Sometimes I don't know what to expect from a movie before I see it. I go knowing that I'll see something different -- not just the latest Jennifer Aniston comedy or generic Hollywood actioner -- but I don't know much about a film's story or background. I just go hoping it'll prove to be a good experience.
I went to see K-20: The Fiend with Twenty Faces (aka K-20: The Legend of the Mask) at least as much because I wanted to see a different type of movie as because I wanted to experience a new theater. Viz Cinema is located in San Francisco's Japantown. (If you're at all familiar with the famed anime/manga producer/distributor Viz Media, then you know Viz Cinema's parentage.) I had not been aware that this new theater had opened until I stumbled across it in the online movie listings.
I'm glad I went to test out the new theater with this movie. Other than being a bit too air conditioned (and that's saying something; I'm from Wisconsin and I miss my snow), the underground theater is clean and comfortable, with plenty of good seats and fine presentation of the film.
And the film itself? K-20 is not going to win any awards on the originality of its storyline -- in that category, it's fairly conventional. But the style and design and frankly the gusto with which it tells its story carries you through those moments where you'd lose all interest in a connect-the-dots-type Hollywood product. The moment the film stated, with an aerial shot of a fictional Japanese capital city in 1949 -- complete with a police airship dispatching small airplanes to monitor the city -- I knew I'd like this film. I never wavered in that.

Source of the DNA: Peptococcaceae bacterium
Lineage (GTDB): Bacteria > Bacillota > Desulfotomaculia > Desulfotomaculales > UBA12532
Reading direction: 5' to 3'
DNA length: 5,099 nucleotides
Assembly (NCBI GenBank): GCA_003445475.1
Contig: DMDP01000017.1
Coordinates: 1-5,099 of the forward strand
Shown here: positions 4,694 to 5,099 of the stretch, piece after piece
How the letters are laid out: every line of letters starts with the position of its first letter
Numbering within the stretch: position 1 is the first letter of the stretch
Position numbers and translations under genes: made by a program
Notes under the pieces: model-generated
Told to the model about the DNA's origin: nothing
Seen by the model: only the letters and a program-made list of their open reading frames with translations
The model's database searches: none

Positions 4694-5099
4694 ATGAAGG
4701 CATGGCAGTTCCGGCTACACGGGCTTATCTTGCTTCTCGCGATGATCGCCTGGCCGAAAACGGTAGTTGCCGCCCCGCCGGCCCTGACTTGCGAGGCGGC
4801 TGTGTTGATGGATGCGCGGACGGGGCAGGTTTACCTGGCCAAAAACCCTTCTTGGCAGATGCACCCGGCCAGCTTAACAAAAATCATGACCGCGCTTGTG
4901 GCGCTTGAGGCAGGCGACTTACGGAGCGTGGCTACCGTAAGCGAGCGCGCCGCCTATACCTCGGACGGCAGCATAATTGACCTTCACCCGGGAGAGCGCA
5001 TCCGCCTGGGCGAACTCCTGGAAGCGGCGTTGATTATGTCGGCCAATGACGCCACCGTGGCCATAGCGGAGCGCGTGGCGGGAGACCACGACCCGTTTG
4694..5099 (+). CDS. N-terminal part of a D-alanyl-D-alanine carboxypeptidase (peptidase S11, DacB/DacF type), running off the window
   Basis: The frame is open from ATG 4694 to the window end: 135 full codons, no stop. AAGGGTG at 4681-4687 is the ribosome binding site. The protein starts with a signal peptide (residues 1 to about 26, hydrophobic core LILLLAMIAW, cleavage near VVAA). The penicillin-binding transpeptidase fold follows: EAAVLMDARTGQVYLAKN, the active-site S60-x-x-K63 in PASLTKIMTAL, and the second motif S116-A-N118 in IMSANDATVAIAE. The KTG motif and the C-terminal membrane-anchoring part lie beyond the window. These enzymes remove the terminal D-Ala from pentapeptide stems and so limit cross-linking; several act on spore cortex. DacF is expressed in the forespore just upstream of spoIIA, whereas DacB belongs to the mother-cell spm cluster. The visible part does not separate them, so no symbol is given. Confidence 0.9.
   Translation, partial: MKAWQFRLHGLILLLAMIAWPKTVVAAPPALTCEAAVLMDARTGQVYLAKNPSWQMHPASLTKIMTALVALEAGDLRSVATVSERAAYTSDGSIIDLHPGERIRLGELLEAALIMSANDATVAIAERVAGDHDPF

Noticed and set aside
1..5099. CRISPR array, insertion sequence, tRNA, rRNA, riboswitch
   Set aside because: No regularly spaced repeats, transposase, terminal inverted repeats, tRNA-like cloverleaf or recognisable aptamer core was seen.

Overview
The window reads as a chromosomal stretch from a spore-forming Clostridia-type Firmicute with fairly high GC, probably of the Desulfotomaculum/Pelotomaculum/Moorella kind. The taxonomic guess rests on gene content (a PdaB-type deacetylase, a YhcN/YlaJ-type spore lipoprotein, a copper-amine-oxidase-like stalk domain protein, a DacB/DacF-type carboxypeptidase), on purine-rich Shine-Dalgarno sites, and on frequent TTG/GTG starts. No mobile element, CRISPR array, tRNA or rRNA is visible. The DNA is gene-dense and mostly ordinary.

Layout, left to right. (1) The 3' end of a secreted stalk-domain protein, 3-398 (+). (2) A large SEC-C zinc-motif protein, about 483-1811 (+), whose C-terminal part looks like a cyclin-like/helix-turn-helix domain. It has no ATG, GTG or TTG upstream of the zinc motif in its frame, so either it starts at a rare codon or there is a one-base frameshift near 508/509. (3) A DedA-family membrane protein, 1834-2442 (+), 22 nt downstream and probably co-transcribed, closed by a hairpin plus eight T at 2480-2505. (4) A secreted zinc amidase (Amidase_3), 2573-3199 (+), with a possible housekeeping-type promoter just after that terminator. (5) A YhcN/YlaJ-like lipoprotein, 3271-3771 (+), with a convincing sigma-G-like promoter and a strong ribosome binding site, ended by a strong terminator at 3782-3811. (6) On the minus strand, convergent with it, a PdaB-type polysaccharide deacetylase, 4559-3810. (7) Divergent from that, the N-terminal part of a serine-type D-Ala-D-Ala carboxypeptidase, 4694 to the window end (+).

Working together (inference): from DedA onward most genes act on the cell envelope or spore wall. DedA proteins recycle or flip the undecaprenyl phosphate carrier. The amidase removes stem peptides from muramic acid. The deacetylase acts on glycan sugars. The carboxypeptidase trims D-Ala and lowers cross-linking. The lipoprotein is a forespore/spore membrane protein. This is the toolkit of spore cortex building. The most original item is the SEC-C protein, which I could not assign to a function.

The story is set in a timeline in which World War II never happened, so the old ruling classes continue to rule Japan. (Early on, we're shown a headline declaring that the war was avoided by a peace treaty with the United States and the United Kingdom; we'll not squabble here about the fact that Japan had been at war -- and quite viciously so -- in China for about a decade before the U.S. and UK got their fingers burned in the conflict. But whatever.) In this milieu, a masked thief named K-20 has become notorious for stealing valuable objects from the rich. When an innocent circus performer, Heikichi Endo (Takeshi Kaneshiro), is framed for the crimes, he must clear his name and find the real culprit.
Hunting down the thief is a dashing baron and his teenage junior detective assistant. The baron also happens to be engaged to a duchess who's not sure she wants the pampered life of an aristocrat. Heikichi Endo is helped by a local band of small-time thieves to train as a master thief himself, the better to catch K-20 and clear his name.
Most of the above is no good for getting across to you the joy of watching this film. Because it's often in the stunned expressions of the other characters to an unexpected exclamation from the duchess, or a sudden twist in the arsenal of the story tellers (the junior detectives caught me off-guard -- and I was even more pleased that they didn't over-use the device), that you realize you're watching a film that was made to be enjoyed, not just consumed.
If you're like me, you'll probably guess K-20's real identity very early on. But again, that doesn't take away the enjoyment or the suspense. Will Heikichi Endo be able to clear his name? Just what is the duchess up to? What's going to happen to all those orphaned kids? It's worth the ride to find out.
One casting note: Heikichi Endo actor Takeshi Kaneshiro starred in the 2002 Japanese science fiction film Returner. Another film worth checking out.